Were you one of those New Zealanders who wrapped themselves in the flag debate?
Did one speak for you and your view of this nation? Did it signal your virtue and your care for your countrymen and women?
Plenty of folk I worked with at the time did. They wore the T-shirt, plastered the backs of their phones and laptops with stickers and never missed an opportunity to tell the rest of us which ensign was appropriate.
Me? I can't even remember what they were. I've no idea which one I plumped for in the end or what the others looked like.
I think I just opted for a design that seemed the least crap.
But that was democracy in action. That was those who wanted change putting an idea to the people and then us all reaching a conclusion.
I'd have been happy for the flag we still have now to have gone, provided that's what enough of us wanted.
It had been put to a vote, after all.
That differs from what we are witnessing now, with the gradual phasing out of the name of this country.
Like the flag, I have no quarrel with Aotearoa permanently replacing New Zealand, if that's what enough people want.
I don't regard an accident of birth as the most interesting thing about you, me or anyone else.
I always remember travelling on a plane to London and being sat next to a lovely woman from the Netherlands. I tend to avoid talking to people on public transport, but she was eager to chat and we got along fine for a couple of hours.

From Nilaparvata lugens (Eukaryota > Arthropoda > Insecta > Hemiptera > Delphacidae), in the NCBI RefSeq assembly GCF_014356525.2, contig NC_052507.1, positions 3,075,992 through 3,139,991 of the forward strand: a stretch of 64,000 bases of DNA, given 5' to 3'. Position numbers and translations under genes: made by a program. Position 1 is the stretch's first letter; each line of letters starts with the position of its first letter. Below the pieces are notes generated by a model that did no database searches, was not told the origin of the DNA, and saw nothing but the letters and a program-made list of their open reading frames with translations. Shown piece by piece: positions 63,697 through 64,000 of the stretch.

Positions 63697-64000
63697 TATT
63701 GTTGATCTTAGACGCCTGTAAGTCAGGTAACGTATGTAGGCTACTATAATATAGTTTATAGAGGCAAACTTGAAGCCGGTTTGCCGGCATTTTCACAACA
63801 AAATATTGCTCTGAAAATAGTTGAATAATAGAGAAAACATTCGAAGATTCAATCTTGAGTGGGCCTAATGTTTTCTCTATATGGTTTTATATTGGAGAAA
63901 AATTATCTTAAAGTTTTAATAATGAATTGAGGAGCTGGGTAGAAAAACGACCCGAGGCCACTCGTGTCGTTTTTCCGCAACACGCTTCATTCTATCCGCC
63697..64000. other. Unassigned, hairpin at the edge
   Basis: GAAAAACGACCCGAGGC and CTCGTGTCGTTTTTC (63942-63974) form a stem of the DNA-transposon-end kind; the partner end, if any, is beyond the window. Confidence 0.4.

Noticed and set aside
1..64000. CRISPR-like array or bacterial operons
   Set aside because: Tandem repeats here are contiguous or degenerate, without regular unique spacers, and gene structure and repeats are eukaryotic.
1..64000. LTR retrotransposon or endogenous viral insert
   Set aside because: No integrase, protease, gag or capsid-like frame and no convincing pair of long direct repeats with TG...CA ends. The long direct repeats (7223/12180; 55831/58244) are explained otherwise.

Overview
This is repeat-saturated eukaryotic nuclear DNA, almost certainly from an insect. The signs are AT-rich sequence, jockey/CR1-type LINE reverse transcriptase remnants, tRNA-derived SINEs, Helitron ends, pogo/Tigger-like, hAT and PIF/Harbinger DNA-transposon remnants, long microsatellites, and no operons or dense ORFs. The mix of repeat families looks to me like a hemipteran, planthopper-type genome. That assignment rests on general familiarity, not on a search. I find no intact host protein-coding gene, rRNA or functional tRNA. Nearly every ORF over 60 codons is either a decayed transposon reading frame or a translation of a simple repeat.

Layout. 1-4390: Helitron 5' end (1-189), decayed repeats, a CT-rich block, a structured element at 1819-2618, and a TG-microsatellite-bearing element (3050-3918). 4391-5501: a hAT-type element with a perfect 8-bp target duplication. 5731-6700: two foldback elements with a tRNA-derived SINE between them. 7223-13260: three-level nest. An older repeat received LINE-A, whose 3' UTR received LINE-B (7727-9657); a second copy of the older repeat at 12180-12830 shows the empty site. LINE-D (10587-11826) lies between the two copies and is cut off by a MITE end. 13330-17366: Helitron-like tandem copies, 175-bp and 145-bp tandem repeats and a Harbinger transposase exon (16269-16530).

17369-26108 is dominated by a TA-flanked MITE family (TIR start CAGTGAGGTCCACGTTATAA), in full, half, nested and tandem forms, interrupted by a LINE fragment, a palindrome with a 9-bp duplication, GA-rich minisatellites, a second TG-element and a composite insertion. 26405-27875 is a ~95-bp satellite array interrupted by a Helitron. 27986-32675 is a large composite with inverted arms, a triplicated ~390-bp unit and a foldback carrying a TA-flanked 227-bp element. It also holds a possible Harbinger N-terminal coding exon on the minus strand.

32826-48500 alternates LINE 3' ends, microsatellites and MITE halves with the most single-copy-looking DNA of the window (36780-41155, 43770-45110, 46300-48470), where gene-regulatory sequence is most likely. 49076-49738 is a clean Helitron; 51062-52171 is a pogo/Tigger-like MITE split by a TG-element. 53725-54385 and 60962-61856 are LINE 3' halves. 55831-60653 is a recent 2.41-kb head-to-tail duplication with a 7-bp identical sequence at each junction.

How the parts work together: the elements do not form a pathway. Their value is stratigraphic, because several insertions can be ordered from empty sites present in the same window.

Right up until she took very strong offence to the fact that I hadn't seen The Lord of the Rings.
"But you're from New Zealand,'' she insisted, more than once,
Actually, I was from Island Bay at the time and unaware that we all had to think the same because of the country we come from.
So, on that basis, I'm not bothered what we call this place. I know who I am and where I'm from, just as well as you know yourself.
But let's not try and go through the back door here. Let's not slip Aotearoa into articles and news reports in the hope it becomes common usage.
Let's be big girls and boys and have an adult chat and an adult vote.
If the will of the people is that we become exclusively known as Aotearoa and that our athletes get to walk out near the start of the Olympic and Commonwealth Games opening ceremonies, rather than where New Zealand puts us in the alphabetical order, then cool.
We're a young and evolving country and, like the bilingual singing of the national anthem, there's nothing wrong with us changing with the times.
But I'd much prefer that we were all involved in that decision, than have a self-appointed few try to engineer that on our behalf.
There's plenty of things about this country that I'd want to address before we got to the name, but that's not my call.
I have too much respect for other people's opinions to demand otherwise.